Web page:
Dr. Kühn of the University of Hamburg said the defensive training drills of the 1990s had turned toward offense in the 2000s as the Russian army regained some of its former strength.
Concurrent with its new offensive strategy, Russia embarked on a modernization of its nuclear forces, including its less destructive arms. As in the West, some of the warheads were given variable explosive yields that could be dialed up or down depending on the military situation.
A centerpiece of the new arsenal was the Iskander-M, first deployed in 2005. The mobile launcher can fire two missiles that travel roughly 300 miles. The missiles can carry conventional as well as nuclear warheads. Russian figures put the smallest nuclear blast from those missiles at roughly a third that of the Hiroshima bomb.
Before the Russian army invaded Ukraine, satellite images showed that Moscow had deployed Iskander missile batteries in Belarus and to its east in Russian territory. There’s no public data on whether Russia has armed any of the Iskanders with nuclear warheads.
Nikolai Sokov, a former Russian diplomat who negotiated arms control treaties in Soviet times, said that nuclear warheads could also be placed on cruise missiles. The low-flying weapons, launched from planes, ships or the ground, hug the local terrain to avoid detection by enemy radar.
From inside Russian territory, he said, “they can reach all of Europe,” including Britain.
Over the years, the United States and its NATO allies have sought to rival Russia’s arsenal of lesser nuclear arms. It started decades ago as the United States began sending bombs for fighter jets to military bases in Belgium, Germany, Italy, Turkey and the Netherlands. Dr. Kühn noted that the alliance, in contrast to Russia, does not conduct field drills practicing a transition from conventional to nuclear war.
In 2010, Mr. Obama, who had long advocated for a “nuclear-free world,” decided to refurbish and improve the NATO weapons, turning them into smart bombs with maneuverable fins that made their targeting highly precise. That, in turn, gave war planners the freedom to lower the weapons’ variable explosive force to as little as 2 percent of that of the Hiroshima bomb.
The reduced blast capability made breaking the nuclear taboo “more thinkable,” Gen. James E. Cartwright, a vice chairman of the Joint Chiefs of Staff under Mr. Obama, warned at the time. He nonetheless backed the program because the high degree of precision lowered the risk of collateral damage and civilian casualties. But after years of funding and manufacturing delays, the refurbished bomb, known as the B61 Model 12, is not expected to be deployed in Europe until next year, Mr. Kristensen said.
The steady Russian buildups and the slow American responses prompted the Trump administration to propose a new missile warhead in 2018. Its destructive force was seen as roughly half that of the Hiroshima bomb, according to Mr. Kristensen. It was to be deployed on the nation’s fleet of 14 ballistic missile submarines.
While some experts warned that the bomb, known as the W76 Model 2, could make it more tempting for a president to order a nuclear strike, the Trump administration argued that the weapon would lower the risk of war by ensuring that Russia would face the threat of proportional counterstrikes. It was deployed in late 2019.
“It’s all about psychology — deadly psychology,” said Franklin C. Miller, a nuclear expert who backed the new warhead and, before leaving public office in 2005, held Pentagon and White House posts for three decades. “If your opponent thinks he has a battlefield edge, you try to convince him that he’s wrong.”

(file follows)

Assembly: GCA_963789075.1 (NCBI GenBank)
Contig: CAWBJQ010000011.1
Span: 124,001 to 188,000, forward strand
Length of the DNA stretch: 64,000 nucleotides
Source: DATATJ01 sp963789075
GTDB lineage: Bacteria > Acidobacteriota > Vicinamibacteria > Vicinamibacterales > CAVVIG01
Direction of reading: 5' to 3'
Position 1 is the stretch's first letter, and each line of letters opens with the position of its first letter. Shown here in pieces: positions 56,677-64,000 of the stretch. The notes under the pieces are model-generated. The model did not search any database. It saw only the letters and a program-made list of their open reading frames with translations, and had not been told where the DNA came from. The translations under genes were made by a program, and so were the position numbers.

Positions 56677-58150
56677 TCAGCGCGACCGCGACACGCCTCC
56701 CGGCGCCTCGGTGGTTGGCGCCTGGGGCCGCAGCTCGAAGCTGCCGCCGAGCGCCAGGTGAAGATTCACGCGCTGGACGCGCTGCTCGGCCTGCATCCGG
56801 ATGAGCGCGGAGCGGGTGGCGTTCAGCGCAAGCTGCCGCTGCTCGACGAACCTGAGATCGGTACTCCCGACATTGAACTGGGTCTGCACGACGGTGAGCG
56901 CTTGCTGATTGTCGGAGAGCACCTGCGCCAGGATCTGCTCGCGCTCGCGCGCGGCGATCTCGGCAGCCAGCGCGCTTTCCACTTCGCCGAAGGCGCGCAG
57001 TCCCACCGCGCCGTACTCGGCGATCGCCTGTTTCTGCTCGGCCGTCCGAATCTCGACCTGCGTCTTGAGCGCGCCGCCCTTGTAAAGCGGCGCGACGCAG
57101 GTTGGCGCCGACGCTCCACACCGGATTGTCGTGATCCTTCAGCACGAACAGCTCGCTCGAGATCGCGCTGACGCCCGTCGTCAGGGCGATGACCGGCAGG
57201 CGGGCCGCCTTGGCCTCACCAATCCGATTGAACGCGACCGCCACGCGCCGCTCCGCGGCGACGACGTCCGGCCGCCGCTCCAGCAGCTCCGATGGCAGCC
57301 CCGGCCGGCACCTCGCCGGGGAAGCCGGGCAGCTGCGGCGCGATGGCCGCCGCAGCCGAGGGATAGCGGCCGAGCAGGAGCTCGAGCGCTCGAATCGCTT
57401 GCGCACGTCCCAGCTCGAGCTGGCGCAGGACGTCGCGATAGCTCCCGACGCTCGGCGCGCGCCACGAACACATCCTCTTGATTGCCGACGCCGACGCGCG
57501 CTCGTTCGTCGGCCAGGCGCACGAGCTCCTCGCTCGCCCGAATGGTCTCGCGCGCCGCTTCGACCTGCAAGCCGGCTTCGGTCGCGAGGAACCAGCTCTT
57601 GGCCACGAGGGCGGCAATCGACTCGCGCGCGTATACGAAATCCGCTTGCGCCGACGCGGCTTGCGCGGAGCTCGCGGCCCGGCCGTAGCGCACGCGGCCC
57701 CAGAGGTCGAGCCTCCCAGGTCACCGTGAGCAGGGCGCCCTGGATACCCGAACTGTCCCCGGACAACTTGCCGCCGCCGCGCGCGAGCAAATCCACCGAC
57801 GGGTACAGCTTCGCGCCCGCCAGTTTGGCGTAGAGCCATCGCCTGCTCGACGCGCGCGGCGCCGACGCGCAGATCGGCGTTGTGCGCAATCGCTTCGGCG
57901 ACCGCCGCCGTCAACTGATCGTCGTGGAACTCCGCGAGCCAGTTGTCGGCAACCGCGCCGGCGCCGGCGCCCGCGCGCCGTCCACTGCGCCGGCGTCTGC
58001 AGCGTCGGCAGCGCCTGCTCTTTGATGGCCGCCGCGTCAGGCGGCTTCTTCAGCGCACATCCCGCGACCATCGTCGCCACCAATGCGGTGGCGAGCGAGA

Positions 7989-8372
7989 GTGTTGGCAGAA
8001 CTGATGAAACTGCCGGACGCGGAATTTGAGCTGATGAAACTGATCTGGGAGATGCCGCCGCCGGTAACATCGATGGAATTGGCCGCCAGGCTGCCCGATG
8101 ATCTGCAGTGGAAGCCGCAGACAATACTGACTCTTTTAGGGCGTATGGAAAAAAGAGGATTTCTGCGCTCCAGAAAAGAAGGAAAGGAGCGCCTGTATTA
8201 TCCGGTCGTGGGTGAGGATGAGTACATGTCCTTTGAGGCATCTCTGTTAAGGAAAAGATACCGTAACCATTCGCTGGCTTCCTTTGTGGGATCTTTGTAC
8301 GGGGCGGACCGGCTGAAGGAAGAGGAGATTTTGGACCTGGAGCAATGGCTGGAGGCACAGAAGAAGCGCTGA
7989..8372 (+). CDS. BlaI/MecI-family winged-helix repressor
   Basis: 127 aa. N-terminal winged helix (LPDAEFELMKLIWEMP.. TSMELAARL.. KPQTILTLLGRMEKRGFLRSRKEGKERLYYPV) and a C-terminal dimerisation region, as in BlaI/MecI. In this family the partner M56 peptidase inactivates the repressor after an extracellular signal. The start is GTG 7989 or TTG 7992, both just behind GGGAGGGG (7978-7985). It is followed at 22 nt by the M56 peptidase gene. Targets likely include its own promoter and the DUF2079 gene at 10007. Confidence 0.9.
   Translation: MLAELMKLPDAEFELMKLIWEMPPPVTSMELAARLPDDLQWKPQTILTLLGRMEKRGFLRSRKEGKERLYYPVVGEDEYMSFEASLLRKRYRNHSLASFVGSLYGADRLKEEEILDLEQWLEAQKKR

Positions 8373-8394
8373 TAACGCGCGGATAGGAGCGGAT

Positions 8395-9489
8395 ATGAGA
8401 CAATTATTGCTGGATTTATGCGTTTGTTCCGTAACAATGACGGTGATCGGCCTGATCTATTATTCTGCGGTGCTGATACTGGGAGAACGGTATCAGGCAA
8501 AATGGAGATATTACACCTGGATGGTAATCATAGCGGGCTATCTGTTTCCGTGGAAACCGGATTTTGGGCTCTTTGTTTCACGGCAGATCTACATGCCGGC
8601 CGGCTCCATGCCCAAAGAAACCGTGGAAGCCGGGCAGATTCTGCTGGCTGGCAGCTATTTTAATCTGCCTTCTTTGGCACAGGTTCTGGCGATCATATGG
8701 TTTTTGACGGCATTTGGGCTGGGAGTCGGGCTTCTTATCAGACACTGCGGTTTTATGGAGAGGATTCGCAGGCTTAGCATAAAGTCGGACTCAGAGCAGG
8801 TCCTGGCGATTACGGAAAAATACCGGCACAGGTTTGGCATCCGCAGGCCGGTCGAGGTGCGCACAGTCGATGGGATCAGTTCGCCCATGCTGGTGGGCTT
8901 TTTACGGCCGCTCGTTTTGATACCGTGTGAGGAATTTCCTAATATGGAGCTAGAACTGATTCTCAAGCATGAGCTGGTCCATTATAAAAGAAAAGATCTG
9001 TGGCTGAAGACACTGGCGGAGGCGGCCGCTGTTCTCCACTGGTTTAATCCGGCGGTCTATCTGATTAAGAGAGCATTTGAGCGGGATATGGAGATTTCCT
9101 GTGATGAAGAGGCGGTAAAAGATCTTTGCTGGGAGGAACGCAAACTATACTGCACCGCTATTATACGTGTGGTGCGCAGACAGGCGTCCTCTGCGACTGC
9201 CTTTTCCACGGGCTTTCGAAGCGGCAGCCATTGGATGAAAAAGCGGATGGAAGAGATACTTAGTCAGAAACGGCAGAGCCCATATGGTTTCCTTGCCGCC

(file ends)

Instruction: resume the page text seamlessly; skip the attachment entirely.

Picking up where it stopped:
When he was a candidate for the presidency, Joseph R. Biden Jr. called the less powerful warhead a “bad idea” that would make presidents “more inclined” to use it. But Mr. Kristensen said the Biden administration seemed unlikely to remove the new warhead from the nation’s submarines.
It’s unclear how Mr. Biden would respond to the use of a nuclear weapon by Mr. Putin. Nuclear war plans are one of Washington’s most deeply held secrets. Experts say that the war-fighting plans in general go from warning shots to single strikes to multiple retaliations and that the hardest question is whether there are reliable ways to prevent a conflict from escalating.
Even Mr. Clapper, the former director of national intelligence, said he was unsure how he would advise Mr. Biden if Mr. Putin unleashed his nuclear arms.
“When do you stop?” he asked of nuclear retaliation. “You can’t just keep turning the other cheek. At some point we’d have to do something.”
A U.S. response to a small Russian blast, experts say, might be to fire one of the new submarine-launched warheads into the wilds of Siberia or at a military base inside Russia. Mr. Miller, the former government nuclear official and a former chairman of NATO’s nuclear policy committee, said such a blast would be a way of signaling to Moscow that “this is serious, that things are getting out of hand.”
Military strategists say a tit-for-tat rejoinder would throw the responsibility for further escalation back at Russia, making Moscow feel its ominous weight and ideally keeping the situation from spinning out of control despite the dangers in war of miscalculation and accident.
In a darker scenario, Mr. Putin might resort to using atomic arms if the war in Ukraine spilled into neighboring NATO states. All NATO members, including the United States, are obliged to defend one another — potentially with salvos of nuclear warheads.
Dr. Tannenwald, the political scientist at Brown University, wondered if the old protections of nuclear deterrence, now rooted in opposing lines of less destructive arms, would succeed in keeping the peace.
“It sure doesn’t feel that way in a crisis,” she said.
David E. Sanger contributed reporting from Washington.